With all the activities leading up to a trade show, making sure everyone is ready for “show time” can make all the difference in a successful event. Oh, and one more important tip: Make sure you keep your appointment for selecting your booth space for the next show. If not, you risk losing your seniority and preferred location.

Happy Marketing!

PJ Jennings

Jennings & Associates

www.JandACommunications.com

5 Things Not to Do if You Want to Get Press Coverage

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Based on Jennings & Associates’ 27 years of experience pitching reporters, editors, and producers, we know what succeeds and what fails when interacting with them. First, we tell you what NOT to do and then explain what you SHOULD do to get press coverage:

1) Don’t answer reporter’s questions – Folks forget, especially in the tech sector, that there7768407 are new people coming into your market niche every day. Don’t expect reporters or your target market to know everything about your company or products. Answer questions. If you don’t have the answer, let the reporter know you’ll find the answer and get back to them promptly.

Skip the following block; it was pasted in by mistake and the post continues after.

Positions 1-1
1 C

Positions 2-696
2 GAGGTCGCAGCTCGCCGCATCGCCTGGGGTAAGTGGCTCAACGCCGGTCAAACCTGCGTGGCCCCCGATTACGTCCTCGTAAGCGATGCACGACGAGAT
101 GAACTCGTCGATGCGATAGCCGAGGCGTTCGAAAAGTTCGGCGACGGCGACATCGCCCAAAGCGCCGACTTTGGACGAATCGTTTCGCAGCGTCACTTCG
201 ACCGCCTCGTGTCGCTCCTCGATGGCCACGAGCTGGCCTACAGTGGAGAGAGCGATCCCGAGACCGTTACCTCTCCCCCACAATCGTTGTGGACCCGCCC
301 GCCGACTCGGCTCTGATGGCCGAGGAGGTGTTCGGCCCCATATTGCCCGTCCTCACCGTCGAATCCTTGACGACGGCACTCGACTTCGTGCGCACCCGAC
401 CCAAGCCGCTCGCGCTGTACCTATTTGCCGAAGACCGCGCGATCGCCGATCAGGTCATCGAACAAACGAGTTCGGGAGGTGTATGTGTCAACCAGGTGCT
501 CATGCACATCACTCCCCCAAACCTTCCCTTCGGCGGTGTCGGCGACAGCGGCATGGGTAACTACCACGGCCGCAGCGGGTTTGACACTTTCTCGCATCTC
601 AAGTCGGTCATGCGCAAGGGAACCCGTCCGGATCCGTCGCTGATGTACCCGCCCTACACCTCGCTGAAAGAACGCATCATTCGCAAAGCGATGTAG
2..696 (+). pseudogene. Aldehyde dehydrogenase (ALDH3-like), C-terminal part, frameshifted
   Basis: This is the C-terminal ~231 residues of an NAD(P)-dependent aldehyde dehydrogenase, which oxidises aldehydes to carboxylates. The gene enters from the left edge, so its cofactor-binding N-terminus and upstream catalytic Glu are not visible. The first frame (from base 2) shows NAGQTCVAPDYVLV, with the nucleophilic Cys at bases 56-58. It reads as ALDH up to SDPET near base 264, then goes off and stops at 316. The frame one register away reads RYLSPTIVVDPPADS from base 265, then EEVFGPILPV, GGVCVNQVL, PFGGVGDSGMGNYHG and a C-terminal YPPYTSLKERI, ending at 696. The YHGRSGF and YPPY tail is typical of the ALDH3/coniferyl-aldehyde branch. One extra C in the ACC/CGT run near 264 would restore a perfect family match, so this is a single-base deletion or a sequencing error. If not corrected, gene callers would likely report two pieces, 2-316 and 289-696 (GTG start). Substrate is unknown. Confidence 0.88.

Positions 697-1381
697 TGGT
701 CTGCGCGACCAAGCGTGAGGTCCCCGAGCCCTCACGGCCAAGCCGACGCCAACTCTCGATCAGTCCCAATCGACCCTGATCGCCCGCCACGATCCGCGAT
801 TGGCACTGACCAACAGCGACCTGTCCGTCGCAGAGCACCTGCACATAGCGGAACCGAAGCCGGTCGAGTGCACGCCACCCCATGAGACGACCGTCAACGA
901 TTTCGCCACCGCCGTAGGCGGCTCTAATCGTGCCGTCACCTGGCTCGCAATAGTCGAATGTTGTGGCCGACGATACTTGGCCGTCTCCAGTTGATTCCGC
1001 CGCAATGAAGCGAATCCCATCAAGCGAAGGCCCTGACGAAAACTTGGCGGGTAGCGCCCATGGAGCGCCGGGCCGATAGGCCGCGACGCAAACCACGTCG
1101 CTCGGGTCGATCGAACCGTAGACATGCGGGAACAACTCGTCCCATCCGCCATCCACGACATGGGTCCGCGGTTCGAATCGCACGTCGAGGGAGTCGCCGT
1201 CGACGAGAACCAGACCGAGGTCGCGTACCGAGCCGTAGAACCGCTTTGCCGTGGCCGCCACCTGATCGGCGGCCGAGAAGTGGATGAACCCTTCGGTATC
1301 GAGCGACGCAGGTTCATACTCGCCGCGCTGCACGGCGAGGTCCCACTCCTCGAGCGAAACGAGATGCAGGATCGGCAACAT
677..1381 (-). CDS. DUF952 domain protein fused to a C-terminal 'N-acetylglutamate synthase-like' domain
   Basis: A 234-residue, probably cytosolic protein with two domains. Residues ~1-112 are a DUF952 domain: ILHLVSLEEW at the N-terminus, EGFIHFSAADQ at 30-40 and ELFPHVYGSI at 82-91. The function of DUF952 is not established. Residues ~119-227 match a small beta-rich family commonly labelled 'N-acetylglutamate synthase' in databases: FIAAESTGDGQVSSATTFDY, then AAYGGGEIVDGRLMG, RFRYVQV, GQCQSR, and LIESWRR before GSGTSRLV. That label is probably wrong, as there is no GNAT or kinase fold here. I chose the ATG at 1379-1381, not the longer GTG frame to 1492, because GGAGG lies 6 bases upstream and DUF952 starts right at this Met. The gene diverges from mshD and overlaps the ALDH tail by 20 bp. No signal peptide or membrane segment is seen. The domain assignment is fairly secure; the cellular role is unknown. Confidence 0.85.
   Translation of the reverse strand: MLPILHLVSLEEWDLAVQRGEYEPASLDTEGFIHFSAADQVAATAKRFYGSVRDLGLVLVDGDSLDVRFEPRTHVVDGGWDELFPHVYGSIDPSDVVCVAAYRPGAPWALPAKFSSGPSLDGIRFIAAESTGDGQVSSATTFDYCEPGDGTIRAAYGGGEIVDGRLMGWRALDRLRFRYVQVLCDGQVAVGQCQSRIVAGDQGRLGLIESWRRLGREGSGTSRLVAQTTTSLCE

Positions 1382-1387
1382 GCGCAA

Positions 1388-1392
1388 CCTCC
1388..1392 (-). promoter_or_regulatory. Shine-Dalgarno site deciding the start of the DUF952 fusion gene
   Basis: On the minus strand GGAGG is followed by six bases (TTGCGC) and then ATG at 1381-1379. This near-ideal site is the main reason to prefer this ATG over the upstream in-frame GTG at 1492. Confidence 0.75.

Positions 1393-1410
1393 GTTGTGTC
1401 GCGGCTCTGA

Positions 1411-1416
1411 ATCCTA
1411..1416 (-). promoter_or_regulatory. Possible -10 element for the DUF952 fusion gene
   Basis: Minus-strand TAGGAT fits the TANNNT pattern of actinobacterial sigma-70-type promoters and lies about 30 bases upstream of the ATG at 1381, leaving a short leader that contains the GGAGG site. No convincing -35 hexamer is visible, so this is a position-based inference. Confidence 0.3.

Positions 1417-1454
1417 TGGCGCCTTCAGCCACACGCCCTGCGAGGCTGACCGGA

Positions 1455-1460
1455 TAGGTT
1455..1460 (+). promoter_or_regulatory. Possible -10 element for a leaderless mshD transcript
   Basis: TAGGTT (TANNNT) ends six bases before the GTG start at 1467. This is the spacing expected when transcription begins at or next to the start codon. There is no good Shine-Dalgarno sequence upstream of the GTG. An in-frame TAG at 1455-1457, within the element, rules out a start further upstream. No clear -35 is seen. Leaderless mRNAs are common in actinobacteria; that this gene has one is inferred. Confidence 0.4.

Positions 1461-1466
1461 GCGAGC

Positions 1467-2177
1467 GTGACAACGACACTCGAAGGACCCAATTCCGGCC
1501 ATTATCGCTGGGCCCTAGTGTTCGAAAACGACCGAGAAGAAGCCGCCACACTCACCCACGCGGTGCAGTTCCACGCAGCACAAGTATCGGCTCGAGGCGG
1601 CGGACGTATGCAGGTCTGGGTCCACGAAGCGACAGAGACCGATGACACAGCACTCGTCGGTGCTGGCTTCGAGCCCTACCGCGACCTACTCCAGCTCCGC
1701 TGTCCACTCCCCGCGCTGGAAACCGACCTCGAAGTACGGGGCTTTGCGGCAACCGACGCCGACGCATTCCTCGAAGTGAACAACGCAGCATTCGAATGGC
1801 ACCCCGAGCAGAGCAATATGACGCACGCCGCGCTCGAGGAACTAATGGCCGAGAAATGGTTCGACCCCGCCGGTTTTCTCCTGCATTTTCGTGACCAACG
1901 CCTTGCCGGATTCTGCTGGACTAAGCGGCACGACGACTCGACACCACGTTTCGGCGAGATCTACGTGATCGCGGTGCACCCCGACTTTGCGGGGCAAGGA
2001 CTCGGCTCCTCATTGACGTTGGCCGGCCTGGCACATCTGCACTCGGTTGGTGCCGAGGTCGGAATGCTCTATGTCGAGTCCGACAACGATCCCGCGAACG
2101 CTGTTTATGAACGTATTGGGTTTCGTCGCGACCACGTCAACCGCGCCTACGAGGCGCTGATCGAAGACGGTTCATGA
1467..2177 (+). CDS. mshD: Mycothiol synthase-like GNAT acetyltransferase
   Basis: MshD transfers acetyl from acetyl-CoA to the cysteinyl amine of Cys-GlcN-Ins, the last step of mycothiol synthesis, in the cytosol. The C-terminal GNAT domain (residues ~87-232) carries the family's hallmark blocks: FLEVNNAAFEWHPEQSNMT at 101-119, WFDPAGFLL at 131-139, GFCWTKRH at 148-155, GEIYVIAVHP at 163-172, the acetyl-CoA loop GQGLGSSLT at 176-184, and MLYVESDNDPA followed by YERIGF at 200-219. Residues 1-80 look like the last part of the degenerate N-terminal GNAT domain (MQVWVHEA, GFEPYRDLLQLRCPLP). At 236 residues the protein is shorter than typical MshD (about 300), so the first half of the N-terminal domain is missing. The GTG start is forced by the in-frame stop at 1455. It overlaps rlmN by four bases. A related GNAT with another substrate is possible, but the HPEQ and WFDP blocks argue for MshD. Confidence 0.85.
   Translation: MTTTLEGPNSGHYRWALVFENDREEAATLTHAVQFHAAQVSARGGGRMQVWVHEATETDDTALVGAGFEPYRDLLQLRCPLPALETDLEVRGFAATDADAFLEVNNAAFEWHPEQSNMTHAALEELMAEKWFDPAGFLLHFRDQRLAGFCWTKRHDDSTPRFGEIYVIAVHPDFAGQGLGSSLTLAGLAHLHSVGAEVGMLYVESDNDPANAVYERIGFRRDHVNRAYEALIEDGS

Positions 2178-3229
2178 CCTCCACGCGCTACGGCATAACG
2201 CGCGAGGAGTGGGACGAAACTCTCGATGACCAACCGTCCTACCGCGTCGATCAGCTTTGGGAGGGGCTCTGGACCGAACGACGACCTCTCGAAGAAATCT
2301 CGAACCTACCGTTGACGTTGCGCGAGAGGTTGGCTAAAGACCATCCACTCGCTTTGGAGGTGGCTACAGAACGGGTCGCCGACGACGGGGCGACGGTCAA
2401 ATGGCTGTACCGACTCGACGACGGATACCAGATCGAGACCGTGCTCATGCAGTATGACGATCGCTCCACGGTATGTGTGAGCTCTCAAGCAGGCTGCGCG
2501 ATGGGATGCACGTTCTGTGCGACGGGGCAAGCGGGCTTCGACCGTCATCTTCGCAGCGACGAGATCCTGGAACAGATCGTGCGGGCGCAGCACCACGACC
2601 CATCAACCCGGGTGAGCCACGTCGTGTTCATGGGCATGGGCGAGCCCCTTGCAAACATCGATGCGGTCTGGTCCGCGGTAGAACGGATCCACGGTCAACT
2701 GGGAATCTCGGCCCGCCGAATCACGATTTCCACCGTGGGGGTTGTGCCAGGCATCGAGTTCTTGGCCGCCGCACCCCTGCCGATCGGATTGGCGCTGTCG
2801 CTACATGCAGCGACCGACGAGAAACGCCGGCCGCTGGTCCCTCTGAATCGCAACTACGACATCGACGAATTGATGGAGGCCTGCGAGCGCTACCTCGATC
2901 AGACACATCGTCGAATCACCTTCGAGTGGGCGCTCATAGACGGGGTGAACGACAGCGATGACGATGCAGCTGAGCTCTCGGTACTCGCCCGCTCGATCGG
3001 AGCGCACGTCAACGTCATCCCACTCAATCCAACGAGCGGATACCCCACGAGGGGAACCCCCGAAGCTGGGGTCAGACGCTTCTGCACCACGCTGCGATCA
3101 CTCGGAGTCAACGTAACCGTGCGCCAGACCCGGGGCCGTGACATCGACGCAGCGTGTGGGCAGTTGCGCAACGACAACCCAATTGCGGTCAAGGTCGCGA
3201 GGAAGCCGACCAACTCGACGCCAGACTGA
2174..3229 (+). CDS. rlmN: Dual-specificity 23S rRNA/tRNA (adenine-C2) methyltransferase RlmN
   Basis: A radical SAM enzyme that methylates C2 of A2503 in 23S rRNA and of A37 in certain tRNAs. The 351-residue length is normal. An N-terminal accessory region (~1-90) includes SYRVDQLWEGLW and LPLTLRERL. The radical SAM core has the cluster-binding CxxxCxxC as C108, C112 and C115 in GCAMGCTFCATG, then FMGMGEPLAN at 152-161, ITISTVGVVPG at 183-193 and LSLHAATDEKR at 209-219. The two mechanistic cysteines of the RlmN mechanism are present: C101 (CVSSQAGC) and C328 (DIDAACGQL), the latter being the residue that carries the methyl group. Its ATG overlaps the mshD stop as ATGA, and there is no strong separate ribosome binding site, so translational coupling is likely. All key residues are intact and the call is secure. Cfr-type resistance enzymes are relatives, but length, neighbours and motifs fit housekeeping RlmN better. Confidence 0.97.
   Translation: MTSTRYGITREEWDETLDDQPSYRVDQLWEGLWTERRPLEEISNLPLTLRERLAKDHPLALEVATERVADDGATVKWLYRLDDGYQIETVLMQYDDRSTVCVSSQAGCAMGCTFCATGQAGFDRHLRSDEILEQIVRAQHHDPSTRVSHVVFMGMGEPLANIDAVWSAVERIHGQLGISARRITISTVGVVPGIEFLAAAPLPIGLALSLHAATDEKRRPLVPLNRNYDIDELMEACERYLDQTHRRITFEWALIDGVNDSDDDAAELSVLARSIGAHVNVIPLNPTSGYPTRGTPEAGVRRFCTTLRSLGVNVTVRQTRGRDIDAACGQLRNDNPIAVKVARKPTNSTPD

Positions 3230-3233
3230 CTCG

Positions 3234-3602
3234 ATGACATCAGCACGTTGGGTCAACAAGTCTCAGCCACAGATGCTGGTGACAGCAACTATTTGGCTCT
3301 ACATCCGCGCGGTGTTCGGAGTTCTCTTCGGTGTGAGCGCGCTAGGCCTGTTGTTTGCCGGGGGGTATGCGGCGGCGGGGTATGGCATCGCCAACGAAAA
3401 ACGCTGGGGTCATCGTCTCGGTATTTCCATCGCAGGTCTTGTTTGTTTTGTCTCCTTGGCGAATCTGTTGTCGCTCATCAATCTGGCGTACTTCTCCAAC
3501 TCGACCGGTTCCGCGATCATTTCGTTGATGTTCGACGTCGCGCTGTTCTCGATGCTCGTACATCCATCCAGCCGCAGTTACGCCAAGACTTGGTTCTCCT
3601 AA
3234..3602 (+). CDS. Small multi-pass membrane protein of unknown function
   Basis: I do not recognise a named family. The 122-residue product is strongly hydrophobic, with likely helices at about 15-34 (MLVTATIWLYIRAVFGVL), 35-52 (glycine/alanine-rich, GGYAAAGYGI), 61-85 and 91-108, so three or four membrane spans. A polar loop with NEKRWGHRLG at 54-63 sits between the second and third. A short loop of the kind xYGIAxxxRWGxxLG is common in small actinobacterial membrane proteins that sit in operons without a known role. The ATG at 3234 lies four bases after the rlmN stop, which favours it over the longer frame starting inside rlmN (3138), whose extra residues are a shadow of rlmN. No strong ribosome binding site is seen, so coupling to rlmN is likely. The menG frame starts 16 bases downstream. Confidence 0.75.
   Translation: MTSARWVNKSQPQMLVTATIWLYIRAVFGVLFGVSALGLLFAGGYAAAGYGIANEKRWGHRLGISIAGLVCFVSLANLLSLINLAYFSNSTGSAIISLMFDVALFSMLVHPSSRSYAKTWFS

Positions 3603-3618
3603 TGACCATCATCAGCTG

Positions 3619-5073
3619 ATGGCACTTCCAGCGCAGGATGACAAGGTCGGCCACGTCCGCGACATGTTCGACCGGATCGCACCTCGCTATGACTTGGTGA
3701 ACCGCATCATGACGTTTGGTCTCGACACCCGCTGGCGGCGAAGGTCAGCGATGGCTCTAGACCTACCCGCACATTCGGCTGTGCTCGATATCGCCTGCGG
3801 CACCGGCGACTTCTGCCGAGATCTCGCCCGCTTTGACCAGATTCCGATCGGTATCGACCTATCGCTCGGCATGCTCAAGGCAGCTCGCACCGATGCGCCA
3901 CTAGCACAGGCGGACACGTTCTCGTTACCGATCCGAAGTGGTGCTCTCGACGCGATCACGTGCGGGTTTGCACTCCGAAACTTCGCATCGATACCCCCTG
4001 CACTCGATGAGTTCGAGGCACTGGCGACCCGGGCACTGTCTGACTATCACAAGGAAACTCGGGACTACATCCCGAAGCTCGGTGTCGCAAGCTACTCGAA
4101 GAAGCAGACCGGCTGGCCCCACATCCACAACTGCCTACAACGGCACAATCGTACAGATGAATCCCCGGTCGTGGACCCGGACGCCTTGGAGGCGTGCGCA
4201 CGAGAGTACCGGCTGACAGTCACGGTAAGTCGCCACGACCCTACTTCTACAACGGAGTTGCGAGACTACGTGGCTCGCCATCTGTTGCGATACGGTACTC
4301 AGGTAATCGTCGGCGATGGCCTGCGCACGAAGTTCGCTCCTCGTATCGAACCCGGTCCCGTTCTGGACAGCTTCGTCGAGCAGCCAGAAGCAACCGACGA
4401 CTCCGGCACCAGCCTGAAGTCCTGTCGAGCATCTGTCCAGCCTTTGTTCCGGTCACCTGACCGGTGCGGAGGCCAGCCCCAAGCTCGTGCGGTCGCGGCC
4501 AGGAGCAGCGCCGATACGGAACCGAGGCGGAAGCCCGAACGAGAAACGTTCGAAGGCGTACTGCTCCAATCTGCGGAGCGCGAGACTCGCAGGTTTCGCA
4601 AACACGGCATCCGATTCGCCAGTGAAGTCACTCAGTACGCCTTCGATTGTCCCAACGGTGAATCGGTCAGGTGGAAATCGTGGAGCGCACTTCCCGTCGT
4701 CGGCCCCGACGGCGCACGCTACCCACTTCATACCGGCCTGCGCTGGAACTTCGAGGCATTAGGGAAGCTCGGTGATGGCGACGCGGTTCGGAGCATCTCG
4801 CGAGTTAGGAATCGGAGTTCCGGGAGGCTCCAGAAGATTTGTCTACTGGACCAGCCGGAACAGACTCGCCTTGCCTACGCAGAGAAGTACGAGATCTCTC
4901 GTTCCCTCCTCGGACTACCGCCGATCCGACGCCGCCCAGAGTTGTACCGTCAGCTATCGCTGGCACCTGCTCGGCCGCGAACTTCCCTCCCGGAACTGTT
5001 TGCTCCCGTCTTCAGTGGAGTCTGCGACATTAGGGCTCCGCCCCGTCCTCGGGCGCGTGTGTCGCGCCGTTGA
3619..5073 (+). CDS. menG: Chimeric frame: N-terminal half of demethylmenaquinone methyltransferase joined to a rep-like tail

2) Don’t reply to editorial requests – Even if the request is not up your alley, thank the reporter for thinking about your company and use the opportunity to see if there’s a better fit for commentary in the future.

3) PR firm tees up a great article opportunity, but you don’t respond. In today’s digital world, it’s all about content. Your PR firm is trying to position you as a thought leader in your respective market. Content is king, and if you’re not taking advantage of these content opportunities, your competition definitely will.

4) Distribute boring press announcements (yeah, your product is new, so what?). Many tech companies are guilty of distributing press announcements that are filled with technical jargon that only a handful of people will understand. You might say, “Well, I’m only interested in folks who understand my technology.” Yes, but do they really need to understand all the weeds in your technical soup? What they want to learn about are the benefits. How is this new gizmo/service going to help them? This is one of the first questions that should be answered when developing a new product launch and to garner maximum press coverage.

5) Not listening to your PR advisor. Good PR consultants have learned the hard way what reporters and editors want. Most every great PR person has had a reporter hang up on them (boy, does that sting!) because their pitch was useless. They have honed their craft to be interesting, concise and meet the needs of reporters.